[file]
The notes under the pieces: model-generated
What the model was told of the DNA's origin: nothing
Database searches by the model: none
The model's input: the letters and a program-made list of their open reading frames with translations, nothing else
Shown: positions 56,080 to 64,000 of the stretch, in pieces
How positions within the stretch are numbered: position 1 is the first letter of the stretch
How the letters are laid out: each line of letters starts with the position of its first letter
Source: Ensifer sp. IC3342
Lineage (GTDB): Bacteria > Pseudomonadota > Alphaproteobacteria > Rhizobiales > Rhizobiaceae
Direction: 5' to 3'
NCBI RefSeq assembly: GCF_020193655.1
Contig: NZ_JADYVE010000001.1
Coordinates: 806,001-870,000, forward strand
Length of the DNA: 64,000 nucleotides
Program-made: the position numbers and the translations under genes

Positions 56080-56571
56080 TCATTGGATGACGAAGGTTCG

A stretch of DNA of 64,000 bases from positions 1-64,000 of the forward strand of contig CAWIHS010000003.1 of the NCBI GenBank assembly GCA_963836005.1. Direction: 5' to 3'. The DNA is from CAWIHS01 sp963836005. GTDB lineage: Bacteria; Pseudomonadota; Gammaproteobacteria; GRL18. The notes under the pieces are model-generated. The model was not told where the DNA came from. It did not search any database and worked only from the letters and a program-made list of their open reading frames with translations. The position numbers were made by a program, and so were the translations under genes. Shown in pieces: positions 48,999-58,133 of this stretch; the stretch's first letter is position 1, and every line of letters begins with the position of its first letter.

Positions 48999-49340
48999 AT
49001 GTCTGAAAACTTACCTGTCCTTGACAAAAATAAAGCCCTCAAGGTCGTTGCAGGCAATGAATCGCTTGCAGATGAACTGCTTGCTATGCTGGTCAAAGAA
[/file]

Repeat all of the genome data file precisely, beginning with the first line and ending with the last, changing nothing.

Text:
The notes under the pieces: model-generated
What the model was told of the DNA's origin: nothing
Database searches by the model: none
The model's input: the letters and a program-made list of their open reading frames with translations, nothing else
Shown: positions 56,080 to 64,000 of the stretch, in pieces
How positions within the stretch are numbered: position 1 is the first letter of the stretch
How the letters are laid out: each line of letters starts with the position of its first letter
Source: Ensifer sp. IC3342
Lineage (GTDB): Bacteria > Pseudomonadota > Alphaproteobacteria > Rhizobiales > Rhizobiaceae
Direction: 5' to 3'
NCBI RefSeq assembly: GCF_020193655.1
Contig: NZ_JADYVE010000001.1
Coordinates: 806,001-870,000, forward strand
Length of the DNA: 64,000 nucleotides
Program-made: the position numbers and the translations under genes

Positions 56080-56571
56080 TCATTGGATGACGAAGGTTCG

A stretch of DNA of 64,000 bases from positions 1-64,000 of the forward strand of contig CAWIHS010000003.1 of the NCBI GenBank assembly GCA_963836005.1. Direction: 5' to 3'. The DNA is from CAWIHS01 sp963836005. GTDB lineage: Bacteria; Pseudomonadota; Gammaproteobacteria; GRL18. The notes under the pieces are model-generated. The model was not told where the DNA came from. It did not search any database and worked only from the letters and a program-made list of their open reading frames with translations. The position numbers were made by a program, and so were the translations under genes. Shown in pieces: positions 48,999-58,133 of this stretch; the stretch's first letter is position 1, and every line of letters begins with the position of its first letter.

Positions 48999-49340
48999 AT
49001 GTCTGAAAACTTACCTGTCCTTGACAAAAATAAAGCCCTCAAGGTCGTTGCAGGCAATGAATCGCTTGCAGATGAACTGCTTGCTATGCTGGTCAAAGAA